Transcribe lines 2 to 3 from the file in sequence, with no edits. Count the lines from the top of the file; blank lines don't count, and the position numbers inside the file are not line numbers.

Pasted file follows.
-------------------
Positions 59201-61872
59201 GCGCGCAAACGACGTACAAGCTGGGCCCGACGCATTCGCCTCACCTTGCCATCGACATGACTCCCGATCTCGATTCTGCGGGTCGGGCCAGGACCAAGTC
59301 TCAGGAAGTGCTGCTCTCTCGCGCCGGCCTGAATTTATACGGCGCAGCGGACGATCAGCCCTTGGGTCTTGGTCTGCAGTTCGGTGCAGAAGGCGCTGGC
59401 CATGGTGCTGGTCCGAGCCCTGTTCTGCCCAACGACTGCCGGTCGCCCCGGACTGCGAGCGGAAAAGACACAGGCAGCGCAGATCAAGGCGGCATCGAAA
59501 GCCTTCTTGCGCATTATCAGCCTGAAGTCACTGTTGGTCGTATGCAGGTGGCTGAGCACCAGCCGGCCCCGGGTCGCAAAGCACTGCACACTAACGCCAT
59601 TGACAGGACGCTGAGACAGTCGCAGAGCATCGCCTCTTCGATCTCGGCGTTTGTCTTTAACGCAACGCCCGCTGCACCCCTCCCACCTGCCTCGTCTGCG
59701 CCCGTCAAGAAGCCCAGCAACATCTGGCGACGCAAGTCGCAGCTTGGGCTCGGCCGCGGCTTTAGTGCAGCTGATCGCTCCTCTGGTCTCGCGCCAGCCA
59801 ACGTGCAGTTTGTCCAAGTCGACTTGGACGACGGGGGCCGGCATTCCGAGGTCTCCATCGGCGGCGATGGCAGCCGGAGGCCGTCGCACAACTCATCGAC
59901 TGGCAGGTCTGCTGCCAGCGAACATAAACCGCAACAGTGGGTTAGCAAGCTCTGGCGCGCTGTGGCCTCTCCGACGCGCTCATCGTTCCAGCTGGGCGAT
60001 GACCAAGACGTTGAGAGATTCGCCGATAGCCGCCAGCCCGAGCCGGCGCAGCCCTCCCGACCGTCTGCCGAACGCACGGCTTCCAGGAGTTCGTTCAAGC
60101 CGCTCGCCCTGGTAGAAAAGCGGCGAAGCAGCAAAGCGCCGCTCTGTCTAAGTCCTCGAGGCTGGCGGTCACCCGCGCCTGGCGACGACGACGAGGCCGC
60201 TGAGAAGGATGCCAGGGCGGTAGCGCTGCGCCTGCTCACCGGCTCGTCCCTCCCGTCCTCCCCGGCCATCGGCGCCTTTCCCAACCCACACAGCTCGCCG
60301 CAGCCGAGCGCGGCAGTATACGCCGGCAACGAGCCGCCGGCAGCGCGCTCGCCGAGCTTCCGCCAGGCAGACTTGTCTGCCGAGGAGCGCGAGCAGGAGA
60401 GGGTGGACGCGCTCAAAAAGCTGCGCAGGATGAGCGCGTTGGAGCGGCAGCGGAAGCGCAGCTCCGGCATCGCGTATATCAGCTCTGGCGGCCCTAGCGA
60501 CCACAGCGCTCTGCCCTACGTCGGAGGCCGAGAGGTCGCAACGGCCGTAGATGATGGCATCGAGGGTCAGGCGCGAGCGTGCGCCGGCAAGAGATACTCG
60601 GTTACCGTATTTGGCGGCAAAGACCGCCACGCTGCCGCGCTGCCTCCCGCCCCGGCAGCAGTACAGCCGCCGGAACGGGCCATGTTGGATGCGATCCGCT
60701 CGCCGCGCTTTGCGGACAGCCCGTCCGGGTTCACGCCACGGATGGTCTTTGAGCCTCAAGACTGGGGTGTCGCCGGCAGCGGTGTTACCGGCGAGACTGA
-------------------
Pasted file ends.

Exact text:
59201 GCGCGCAAACGACGTACAAGCTGGGCCCGACGCATTCGCCTCACCTTGCCATCGACATGACTCCCGATCTCGATTCTGCGGGTCGGGCCAGGACCAAGTC
59301 TCAGGAAGTGCTGCTCTCTCGCGCCGGCCTGAATTTATACGGCGCAGCGGACGATCAGCCCTTGGGTCTTGGTCTGCAGTTCGGTGCAGAAGGCGCTGGC